Pimp My Weekend: Marrakech
Bursting with life, steeped in history, and the perfect place to enjoy a short break that has something for everyone.
With its noisy souks and slightly ropey reputation, the idea of Morocco conjures up images of a land too far and too exotic to think about for a weekend away. But it’s easier to have an adventure in this North African country than you’d think.
A thrifty three-and-a-half hour flight from London, Marrakech is a colourful, bustling oasis nestled between the snow-capped Atlas Mountains and the Saharan desert. It’s bursting with life, steeped in history, and the perfect place to enjoy a short break that has something for everyone.
WATCH OUR ADVENTURE IN MARRAKECH-ING HERE...
Here’s how to make the most of it…
Shop until you drop
The city’s medieval medina is intimidating and enthralling in equal measure. But once you get used to the cacophony of shopkeepers constantly trying to catch your eye and show off their wares, take a moment to look around and see what’s on offer.
From delicious-smelling spices to elaborate robes, ornate jewelry to cute, pointed Moroccan slippers (babouches), intricate handmade carpets and colourful ceramics, it’s impossible not to be seduced by the glittering goods on offer. And, unlike in post-Brexit Europe, there’s no need to fear the exchange rate either. Those beautifully painted tea glasses are excellent value for money, and yes, you should definitely by six of them.
Eat until it hurts
North African cuisine probably means tagine, tagine, and more tagine to most people. And they wouldn’t be wrong. But by GOD it’s good. At Le Foundouk’s rooftop restaurant, soft cubes of lamb are slow-cooked to melting tenderness and drenched in a gently-spiced sauce sweetened with dried apricots and dates. It’s a sexy food experience, with endless variations. But Morocco has more to offer than a culinary cliche.
Flakey, cinnamony deliciousness is basically the only way to describe B’stilla, a traditional Fassi pie of spiced pigeon meat, almonds and eggs wrapped up in paper-thin pastry and dusted with icing sugar. Zaalouk is a garlic smoked aubergine dip, seasoned with actual magic, and a steaming bowl of harira soup will warm even the coldest cockles.
But amid the snake charmers at Djemaa el-Fna square is where you’re going to have your foodie epiphany. The lively, bustling night market is a street food haven, where you can sample anything from offal kebabs to grilled sardines, deep-fried potato balls, and snails cooked in a spicy broth. Sit at one of the many stalls, sip a glass of sweet mint tea, and dig in.
See all the ancient sights
There’s no shame in being a tourist for a day, and more enjoyably, most of Marrakech’s major sights are walkable, meaning you can soak up the city’s atmosphere while you wander from breathtaking monument to fascinating museum.
The ornate 19th Century Bahia Palace and gardens offer perfect examples of gorgeous interiors built by the countries top artisans. Going further back in time, the ancient Saadian Tombs is a beautiful walled garden and the resting place of Sultan Ahmed El-Mansour. But towering over the city since the 12th Century, the Koutoubia Mosque is the crowning glory of Marrakech. Not only is the minaret visible from every part of the medina, five times a day, one voice rises above the din as the muezzin calls the faithful to prayer.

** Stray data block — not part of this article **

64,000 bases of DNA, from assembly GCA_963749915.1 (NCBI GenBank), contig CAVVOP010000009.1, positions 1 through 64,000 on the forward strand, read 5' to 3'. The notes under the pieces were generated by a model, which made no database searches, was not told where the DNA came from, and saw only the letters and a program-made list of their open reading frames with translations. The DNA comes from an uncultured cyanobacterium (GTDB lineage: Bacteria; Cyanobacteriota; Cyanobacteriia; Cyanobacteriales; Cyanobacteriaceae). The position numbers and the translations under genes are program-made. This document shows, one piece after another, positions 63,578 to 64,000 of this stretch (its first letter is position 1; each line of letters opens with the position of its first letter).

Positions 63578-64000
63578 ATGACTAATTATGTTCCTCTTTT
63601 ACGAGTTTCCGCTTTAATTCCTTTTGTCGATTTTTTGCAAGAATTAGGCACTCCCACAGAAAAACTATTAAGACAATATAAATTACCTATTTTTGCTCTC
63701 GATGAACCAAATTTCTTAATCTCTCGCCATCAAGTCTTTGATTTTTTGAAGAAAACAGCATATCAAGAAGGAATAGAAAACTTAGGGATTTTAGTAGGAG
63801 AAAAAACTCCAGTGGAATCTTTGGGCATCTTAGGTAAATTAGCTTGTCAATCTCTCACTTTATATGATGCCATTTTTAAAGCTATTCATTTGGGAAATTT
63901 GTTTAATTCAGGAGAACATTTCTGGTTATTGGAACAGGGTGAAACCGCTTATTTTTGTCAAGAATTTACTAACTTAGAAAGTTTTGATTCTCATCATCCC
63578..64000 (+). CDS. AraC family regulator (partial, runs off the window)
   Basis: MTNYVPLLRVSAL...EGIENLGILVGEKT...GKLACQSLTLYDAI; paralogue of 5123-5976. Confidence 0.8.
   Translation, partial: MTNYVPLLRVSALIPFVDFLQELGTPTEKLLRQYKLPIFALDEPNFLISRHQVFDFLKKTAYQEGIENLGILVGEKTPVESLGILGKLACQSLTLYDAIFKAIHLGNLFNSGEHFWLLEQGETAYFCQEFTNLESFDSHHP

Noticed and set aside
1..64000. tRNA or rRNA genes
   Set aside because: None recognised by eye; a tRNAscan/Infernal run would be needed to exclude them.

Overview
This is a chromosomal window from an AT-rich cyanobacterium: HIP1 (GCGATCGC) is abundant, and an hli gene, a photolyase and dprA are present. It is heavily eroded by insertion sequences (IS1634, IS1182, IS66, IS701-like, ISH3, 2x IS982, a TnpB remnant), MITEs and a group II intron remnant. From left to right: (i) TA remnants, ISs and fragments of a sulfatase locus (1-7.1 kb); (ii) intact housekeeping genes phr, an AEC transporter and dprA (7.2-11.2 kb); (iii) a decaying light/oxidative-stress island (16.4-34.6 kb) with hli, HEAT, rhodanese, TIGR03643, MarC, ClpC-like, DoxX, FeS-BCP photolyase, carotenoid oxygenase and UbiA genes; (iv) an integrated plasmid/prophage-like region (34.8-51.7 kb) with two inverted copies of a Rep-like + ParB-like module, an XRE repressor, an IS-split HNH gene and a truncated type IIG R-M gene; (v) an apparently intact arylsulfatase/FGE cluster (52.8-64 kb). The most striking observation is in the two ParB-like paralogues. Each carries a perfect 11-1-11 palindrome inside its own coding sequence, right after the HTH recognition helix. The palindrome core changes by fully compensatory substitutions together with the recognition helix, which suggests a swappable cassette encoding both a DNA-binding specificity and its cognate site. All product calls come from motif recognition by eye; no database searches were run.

Outside of the medina’s walls, it’s worth the taxi ride to visit the peaceful Majorelle Gardens. A small sanctuary cultivated by French painter Jacques Majorelle, who accessorised his exotic green space with lemon yellow, cobalt blue and burnt orange accents to create a peaceful retreat. Next door, the recently opened Yves Saint Laurent museum exhibits some of the celebrated designer’s most beautiful creations and is a must for fashionistas.
Treat yourself to a Hamam
Trust us. You can’t experience true relaxation until you know the freedom of allowing a super friendly, extremely thorough masseuse with absolutely no boundaries whatsoever scrub your mostly naked body to within an inch of its life before dousing you in warm water and kneading each at every one of your overtired, knotted muscles into submission.
This is Moroccan Hammam, an ancient bathing ritual designed to relax and revive the mind and body. The custom has been a weekly part of Moroccan culture for centuries, and though you can easily find a Turkish Bath in the UK these days, there’s nothing like the real thing.
Escape the city
There’s more to Morocco than Marrakech, and one of those wonders is pretty much on the city’s doorstep. Less than an hour’s drive from the hustle and bustle of the medina, nestled in the foothills of the Atlas Mountains, sits The Capaldi. A quiet, peaceful retreat, the hotel offers a perfect opportunity to see something a little different.
The pools, spa, private cinema and excellent restaurant would be appealing enough to any potential visitor, but the friendly and welcoming staff are more than happy to show off the local area - and it’s worth seeing. The picturesque lake Lalla Takerkaust is a short walk away, offering breathtaking views of the mountains, and a perfect spot to enjoy a glass of wine with an uninterrupted view of the sunset. The more adventurous traveller might prefer quad biking or camel trekking in the nearby Agafay Desert, while a short hike into the mountains to meet the Berber villagers still living in the area is a must for anyone keen to experience a new culture. It turns out that even in the middle of nowhere, this magical country has surprises to uncover.